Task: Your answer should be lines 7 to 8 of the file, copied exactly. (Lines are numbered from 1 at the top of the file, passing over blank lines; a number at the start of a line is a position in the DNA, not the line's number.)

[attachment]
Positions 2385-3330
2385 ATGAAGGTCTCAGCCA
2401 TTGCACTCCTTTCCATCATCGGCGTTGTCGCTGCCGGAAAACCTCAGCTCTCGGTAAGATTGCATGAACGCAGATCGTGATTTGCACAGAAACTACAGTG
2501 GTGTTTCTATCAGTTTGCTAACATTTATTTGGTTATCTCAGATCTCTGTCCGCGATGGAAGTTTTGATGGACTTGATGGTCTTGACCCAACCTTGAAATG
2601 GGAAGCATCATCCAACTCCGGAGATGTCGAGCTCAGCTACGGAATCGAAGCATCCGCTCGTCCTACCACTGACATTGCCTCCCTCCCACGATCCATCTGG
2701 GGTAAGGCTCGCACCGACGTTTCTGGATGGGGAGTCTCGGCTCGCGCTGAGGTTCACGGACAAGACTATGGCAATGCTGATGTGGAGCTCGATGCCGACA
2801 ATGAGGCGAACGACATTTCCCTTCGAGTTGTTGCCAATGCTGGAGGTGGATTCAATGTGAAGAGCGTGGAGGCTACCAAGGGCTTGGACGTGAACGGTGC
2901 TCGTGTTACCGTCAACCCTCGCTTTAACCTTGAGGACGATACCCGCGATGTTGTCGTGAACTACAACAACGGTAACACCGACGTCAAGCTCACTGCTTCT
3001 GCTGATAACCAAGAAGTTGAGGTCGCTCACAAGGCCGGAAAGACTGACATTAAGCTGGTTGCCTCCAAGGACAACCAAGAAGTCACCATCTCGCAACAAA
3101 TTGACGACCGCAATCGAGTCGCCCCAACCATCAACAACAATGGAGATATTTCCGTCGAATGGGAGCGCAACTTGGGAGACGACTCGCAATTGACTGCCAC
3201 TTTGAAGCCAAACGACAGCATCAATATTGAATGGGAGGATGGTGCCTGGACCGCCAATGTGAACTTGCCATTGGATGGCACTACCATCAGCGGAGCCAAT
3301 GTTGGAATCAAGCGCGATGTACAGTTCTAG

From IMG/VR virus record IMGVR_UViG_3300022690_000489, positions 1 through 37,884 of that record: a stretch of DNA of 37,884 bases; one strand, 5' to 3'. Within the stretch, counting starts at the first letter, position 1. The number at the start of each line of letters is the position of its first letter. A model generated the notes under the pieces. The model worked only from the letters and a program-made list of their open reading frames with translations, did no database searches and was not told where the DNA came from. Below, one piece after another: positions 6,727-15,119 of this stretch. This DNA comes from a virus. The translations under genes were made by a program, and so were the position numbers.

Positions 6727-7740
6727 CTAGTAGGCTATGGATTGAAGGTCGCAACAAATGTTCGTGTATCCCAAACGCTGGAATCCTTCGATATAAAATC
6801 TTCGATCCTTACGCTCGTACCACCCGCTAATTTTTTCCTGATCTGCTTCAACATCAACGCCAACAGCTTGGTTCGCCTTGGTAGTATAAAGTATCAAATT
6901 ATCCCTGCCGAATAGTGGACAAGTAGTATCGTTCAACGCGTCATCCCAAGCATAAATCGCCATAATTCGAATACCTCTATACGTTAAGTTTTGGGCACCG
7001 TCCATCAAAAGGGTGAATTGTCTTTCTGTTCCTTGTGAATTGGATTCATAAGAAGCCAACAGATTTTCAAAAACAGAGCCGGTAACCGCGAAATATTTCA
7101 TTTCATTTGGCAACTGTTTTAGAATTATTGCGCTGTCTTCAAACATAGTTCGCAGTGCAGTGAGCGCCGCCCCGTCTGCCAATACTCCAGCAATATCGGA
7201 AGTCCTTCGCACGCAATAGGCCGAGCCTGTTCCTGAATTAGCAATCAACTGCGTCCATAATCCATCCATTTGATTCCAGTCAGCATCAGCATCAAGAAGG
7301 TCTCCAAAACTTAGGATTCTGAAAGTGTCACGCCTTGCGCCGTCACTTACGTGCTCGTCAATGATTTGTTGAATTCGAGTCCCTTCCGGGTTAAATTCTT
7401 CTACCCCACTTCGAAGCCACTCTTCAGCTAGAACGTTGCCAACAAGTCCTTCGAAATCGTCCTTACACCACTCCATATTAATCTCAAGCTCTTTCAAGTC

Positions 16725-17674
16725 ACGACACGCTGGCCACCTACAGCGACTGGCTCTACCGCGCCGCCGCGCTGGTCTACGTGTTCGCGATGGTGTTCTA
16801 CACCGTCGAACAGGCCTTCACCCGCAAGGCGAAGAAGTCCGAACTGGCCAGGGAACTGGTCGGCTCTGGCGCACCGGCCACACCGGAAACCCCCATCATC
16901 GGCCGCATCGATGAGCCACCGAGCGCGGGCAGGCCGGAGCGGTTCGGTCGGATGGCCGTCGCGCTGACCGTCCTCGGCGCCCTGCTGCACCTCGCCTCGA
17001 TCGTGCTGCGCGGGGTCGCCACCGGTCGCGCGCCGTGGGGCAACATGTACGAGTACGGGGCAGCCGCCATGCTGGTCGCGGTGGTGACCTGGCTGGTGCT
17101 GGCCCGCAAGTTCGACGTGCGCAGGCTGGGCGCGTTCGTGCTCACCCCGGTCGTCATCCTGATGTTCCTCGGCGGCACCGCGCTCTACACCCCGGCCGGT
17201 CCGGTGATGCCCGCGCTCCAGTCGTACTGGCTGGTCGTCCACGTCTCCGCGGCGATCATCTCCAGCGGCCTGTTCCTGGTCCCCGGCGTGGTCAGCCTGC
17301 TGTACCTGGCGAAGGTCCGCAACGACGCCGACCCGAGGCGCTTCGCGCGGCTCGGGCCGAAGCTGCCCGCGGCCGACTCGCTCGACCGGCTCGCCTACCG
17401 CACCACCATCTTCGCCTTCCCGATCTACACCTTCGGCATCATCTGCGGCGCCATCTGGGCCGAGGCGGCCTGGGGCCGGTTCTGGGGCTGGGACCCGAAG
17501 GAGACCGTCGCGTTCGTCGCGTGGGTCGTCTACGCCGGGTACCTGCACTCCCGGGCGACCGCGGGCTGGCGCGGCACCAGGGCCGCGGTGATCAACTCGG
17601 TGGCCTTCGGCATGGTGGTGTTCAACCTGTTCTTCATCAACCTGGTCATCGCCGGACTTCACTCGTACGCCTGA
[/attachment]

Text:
2801 ATGAGGCGAACGACATTTCCCTTCGAGTTGTTGCCAATGCTGGAGGTGGATTCAATGTGAAGAGCGTGGAGGCTACCAAGGGCTTGGACGTGAACGGTGC
2901 TCGTGTTACCGTCAACCCTCGCTTTAACCTTGAGGACGATACCCGCGATGTTGTCGTGAACTACAACAACGGTAACACCGACGTCAAGCTCACTGCTTCT